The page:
Saturday, March 17, 2007


Some years ago Toni Braxton had a hit song called Unbreak My Heart. I once saw the music video on TV, while I was walking on a treadmill at the gym. The video is hot. I mean, Toni Braxton is gorgeous anyway, and in those outfits and all, she's hot. But what was most affecting was, still, the song. It drips anguish. And you hear the pain in the lyrics partly because of the unexpected use of the prefix "un-":
Unbreak my heart
Say you'll love me again
Undo this hurt you caused
When you walked out the door
And walked outta my life
Uncry these tears
I cried so many nights
Unbreak my heart, my heart
"Unbreak my heart" and "Uncry these tears" -- talk about drama and emotion! Compare, for example, to "Mend my heart" and "Dry these tears." Ho hum.

Braxton the lyricist was, in fact, following in the footsteps of a more illustrious predecessor: William Shakespeare. In The Stories of English, David Crystal analyzes the Bard's coinage of un- words: It seems that Shakespeare was the first to introduce many new un- words that are in common use today, such as uncomfortable, uneducated, and unaware. But it was his use of un- with verbs that produced the most striking results:
Unshout the noise that banished Martius

Unspeak mine own detraction

Again uncurse their souls

Unswear faith sworn

My death's sad tale may yet undeaf his ear
(From Coriolanus, Macbeth, Richard II, King John, and again Richard II, respectively.) "Unswear faith sworn" is especially poetic. I like "undeaf his ear," too.

I've been thinking about the un- prefix, about what makes it so effective, and about when it can be used. One thing I've decided is that using un- in unexpected ways is, realistically, only for grand or rhetorical speech. It would seem odd, for example, to take a sip of coffee in the break room at work, grimace, and say, "Unbrew this coffee!" You might draw some glances. On the other hand, it would be easy to picture, say, Martin Luther King saying something like "Unstrike these blows." That the unexpected un- isn't suitable for everyday use is disappointing, because I was looking forward to giving it a try.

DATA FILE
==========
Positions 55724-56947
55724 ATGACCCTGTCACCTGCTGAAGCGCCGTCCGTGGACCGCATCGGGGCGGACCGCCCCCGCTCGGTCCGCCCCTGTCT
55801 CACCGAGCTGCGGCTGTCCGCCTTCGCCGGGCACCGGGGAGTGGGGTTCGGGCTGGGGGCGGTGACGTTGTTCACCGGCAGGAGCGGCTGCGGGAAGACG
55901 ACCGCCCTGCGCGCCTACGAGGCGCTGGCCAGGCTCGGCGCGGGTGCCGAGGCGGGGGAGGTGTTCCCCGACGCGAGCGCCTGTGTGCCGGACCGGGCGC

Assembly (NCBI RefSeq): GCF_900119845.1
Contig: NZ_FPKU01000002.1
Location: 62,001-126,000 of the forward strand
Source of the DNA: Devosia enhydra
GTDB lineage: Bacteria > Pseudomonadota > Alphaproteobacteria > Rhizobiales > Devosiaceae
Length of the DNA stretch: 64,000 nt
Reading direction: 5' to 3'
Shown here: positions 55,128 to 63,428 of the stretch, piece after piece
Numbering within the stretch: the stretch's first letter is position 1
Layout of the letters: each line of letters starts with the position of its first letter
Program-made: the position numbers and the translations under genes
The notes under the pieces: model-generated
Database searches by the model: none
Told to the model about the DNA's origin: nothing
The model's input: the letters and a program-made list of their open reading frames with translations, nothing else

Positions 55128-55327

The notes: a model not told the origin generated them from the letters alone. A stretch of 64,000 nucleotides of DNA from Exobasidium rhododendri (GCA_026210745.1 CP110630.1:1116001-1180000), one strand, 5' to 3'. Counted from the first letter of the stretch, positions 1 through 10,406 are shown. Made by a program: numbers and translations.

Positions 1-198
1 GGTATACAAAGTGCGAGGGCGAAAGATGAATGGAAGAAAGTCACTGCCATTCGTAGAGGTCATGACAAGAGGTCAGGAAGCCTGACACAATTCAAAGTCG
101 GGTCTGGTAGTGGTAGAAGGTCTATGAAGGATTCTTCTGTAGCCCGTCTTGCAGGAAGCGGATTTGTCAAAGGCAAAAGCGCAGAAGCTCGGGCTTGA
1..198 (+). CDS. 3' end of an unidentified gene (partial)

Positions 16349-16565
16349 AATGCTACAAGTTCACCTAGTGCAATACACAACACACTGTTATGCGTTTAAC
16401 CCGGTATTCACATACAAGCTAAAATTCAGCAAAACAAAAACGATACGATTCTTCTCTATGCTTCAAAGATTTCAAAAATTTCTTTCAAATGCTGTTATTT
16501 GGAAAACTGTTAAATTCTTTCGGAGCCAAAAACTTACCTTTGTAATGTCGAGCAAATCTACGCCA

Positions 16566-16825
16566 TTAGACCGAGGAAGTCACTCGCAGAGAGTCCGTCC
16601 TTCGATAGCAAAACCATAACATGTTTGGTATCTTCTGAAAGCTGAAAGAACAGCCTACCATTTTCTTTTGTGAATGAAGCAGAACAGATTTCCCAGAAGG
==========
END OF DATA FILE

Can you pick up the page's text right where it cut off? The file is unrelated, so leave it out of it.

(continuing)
The other thing I've decided is that the un- prefix is most powerful when used to create a verb that descibes an action which is, in a literal sense, impossible. Take Ms. Braxton's song, for example: It's not actually possible to uncry tears. Cried tears are water over the dam. Or down the cheeks. But that just intensifies the anguish: We know that she's really asking for something a little different -- to be made happy again -- but expressing it indirectly only has the effect of calling attention to it. And we wish we could uncry her tears.

Okay, so now I'm going to try my own hand at un-. Just do me a favor and imagine me having the voice and projection of Martin Luther King. Instead of, you know, how I really sound. Here I go:
Mr. President! Mr. President, unwage this war! Unmake the mockery that American has become. Untarnish the reputation of our great nation. Unshed, Mr. President, the blood of our children.

Labels: ,

surely, on 17th March 2007 you hit the mark, though, sadly, won't Unbush the presidency soon.
Maybe you'd like taking a look at

my grreetings to you,
PS I came to your website by my permanent Google Richard II alert.
Thanks, jo, for the nod to sonnet 155. Braxton's "uncry" sounds like it owes a tip to Shakespeare's "unsob."

In one of those coincidences that so often comes up on the Internet and in blogging, I happen to be reading Shakespeare's sonnets for the first time right now. I'm nowhere near up to 155, but I'll warn my five readers right now that they'll be the subject of a post when I get done.
The creepy part is that this sounds like language our president might use. Perhaps he thinks of it as unhiring US Attorneys or uncooling the earth.
maybe we, say us, can stop and start to Unamericanize the world right now...
I was most interested to read your unpost since I had just this morning started one on the use of pro. Not as in pro-choice but as in procrastinate or prodigeous. Now I will have to undo my work since your language post is so much more provocative than mine. We can not undo the unvote for Bush.

Post a Comment

<< Home

This page is powered by Blogger. Isn't yours?